[Skip to Content]
[Skip to Content Landing]
February 18, 1911


Author Affiliations


JAMA. 1911;LVI(7):485-487. doi:10.1001/jama.1911.02560070017005

As everyone is probably aware, this is the original ventrosuspension of the uterus in which the ligaments are left intact and in which the peritoneal investment is not disturbed. In devising this operation I wanted to get something that was as nearly physiologic as possible—something that would meet the requirements, without the drawbacks incident to the methods then in vogue. Especially was I anxious to get away from all fixations, as they are inherently pernicious and often fraught with disastrous consequence. The uterus is a mobile organ and cannot be fixed in any position or agglutinated to any other organ without detriment to itself and to other organs and parts which are contiguous or correlated. It must conform to various conditions of the bladder; it must alter its position according to the fulness or emptiness of the rectum; it must yield to the impulses of respiration and adjust itself to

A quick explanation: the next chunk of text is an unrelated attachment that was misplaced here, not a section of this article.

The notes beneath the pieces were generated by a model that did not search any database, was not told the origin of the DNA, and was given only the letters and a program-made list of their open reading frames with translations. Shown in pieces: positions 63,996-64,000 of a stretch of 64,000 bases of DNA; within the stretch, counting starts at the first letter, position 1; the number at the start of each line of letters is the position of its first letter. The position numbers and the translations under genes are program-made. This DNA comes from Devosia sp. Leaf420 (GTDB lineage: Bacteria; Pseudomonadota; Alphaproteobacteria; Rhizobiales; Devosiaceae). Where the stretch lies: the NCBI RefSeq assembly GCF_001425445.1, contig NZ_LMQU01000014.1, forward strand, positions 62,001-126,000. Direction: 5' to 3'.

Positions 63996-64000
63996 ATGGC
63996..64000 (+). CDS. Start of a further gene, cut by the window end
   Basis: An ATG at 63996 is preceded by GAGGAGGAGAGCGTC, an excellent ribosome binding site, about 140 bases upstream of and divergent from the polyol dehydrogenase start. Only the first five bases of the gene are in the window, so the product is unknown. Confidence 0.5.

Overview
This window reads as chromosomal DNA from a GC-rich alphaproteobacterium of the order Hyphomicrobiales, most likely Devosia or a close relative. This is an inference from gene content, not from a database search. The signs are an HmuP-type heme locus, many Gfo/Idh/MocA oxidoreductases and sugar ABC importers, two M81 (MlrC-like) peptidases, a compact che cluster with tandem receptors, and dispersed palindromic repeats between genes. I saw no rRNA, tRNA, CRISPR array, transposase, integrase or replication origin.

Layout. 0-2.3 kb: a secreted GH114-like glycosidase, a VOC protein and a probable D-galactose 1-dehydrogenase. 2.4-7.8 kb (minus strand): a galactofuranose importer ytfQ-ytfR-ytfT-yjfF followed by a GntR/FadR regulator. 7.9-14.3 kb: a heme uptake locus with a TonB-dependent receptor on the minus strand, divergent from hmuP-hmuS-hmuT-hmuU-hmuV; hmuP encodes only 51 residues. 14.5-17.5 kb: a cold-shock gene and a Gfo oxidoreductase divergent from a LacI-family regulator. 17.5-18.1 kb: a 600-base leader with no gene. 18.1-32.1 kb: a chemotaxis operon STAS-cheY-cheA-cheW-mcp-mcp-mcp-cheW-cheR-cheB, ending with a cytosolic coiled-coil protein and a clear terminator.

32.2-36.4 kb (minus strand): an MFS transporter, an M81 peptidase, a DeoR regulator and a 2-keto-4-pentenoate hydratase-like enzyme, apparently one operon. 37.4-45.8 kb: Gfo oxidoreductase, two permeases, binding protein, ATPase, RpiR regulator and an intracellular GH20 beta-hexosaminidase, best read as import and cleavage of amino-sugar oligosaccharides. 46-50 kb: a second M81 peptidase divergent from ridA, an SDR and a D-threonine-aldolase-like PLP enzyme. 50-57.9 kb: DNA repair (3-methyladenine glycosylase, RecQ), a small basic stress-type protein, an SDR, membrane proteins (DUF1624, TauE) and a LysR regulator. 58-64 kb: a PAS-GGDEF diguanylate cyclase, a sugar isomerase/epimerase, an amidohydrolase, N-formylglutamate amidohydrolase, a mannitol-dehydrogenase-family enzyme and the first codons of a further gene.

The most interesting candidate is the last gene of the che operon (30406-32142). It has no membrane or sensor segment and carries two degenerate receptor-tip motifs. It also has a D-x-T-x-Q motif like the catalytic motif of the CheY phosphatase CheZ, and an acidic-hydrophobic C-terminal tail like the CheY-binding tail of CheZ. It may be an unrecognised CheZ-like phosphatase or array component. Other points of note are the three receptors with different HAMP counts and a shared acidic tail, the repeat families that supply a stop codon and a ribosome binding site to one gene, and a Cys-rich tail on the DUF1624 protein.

First Page Preview View Large
First page PDF preview
First page PDF preview